I am a scholar of cultural politics in Central Asia, the Russian Empire, and the Soviet Union. My work is broadly comparative, examining Eurasia in the context of the global rise of mass society. My research spans multiple disciplines, from literary studies to cultural and social history, and engages conversations in a range of area studies fields. I am particularly invested in close engagement with texts written in minority languages of the Russian Empire, including Tajik/ Persian, Uzbek, Chuvash, and Tatar.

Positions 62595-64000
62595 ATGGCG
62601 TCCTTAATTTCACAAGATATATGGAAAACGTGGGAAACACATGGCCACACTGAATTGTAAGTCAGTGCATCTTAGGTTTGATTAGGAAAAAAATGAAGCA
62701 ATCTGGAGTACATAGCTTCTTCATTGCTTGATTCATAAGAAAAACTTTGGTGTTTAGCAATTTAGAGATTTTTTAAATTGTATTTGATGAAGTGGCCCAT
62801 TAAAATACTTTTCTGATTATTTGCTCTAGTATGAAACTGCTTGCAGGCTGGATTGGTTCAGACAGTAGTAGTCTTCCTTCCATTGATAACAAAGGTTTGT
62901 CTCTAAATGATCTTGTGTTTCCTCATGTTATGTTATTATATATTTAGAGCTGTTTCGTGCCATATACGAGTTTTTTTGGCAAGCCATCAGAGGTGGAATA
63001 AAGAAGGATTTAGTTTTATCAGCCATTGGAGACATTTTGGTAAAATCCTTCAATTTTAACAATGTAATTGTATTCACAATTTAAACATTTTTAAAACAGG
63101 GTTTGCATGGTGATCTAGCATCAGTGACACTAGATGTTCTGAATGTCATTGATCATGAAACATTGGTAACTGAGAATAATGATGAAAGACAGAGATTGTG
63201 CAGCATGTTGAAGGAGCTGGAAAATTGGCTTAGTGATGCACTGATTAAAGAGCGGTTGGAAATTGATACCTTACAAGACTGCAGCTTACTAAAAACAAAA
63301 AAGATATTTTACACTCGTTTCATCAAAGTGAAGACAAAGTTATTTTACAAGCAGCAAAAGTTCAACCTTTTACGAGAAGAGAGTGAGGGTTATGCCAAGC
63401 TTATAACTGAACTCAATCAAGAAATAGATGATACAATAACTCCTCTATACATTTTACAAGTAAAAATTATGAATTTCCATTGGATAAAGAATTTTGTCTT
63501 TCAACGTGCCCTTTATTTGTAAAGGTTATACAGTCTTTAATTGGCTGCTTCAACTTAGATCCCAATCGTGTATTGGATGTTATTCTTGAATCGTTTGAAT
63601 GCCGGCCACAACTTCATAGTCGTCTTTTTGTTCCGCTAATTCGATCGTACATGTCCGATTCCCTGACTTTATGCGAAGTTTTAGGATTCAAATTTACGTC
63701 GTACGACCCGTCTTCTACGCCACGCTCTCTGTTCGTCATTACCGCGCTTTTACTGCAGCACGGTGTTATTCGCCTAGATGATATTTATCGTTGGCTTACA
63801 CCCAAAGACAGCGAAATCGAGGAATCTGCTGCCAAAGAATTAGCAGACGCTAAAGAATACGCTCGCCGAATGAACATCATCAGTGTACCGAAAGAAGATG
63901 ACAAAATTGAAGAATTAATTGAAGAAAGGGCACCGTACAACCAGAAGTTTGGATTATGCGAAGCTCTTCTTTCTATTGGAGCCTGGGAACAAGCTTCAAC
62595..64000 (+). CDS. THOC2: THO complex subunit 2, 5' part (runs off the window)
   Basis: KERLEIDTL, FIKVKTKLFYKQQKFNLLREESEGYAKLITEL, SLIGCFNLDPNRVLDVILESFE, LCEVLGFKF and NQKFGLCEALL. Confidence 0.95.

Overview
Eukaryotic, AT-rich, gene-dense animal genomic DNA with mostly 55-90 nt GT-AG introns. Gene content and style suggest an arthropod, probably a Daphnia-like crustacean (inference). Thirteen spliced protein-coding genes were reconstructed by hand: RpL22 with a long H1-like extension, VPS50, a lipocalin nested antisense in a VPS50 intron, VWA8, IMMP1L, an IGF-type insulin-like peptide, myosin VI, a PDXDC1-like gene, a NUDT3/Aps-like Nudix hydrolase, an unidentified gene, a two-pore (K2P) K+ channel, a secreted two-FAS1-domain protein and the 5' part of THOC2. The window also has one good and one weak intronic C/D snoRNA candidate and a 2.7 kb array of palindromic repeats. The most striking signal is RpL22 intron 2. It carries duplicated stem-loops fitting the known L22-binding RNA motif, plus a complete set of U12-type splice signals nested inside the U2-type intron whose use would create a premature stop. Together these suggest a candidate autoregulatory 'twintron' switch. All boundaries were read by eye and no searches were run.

My current project, “Socialism Mediated: Creating a Soviet Public in Uzbekistan,” examines the role of local cultural producers (musicians, performers, writers, and activists) in imagining socialism in Central Asia. I put forward the category of a “state public” to theorize the unpredictable dynamics of popular participation even in the context of authoritarian control over cultural production. My article on the Red Teahouse as an institution of the state public in Central Asia is forthcoming in Kritika. My next project will examine the role of late Soviet Central Asian and Caucasian performance culture in shaping ethnic/ racial and gender hierarchies in the Soviet Union and the Third World. Another project examines the afterlives of Orthodox Christian missionary schools for non-Russian minorities in prerevolutionary and Soviet Russia. Other research projects at an early stage of development include women’s poetry in early Soviet Uzbekistan, Soviet children’s literature for and about non-Russians, childcare on Soviet collective farms, and apocalyptic in the writings of Islamic modernist Abdurrauf Fitrat.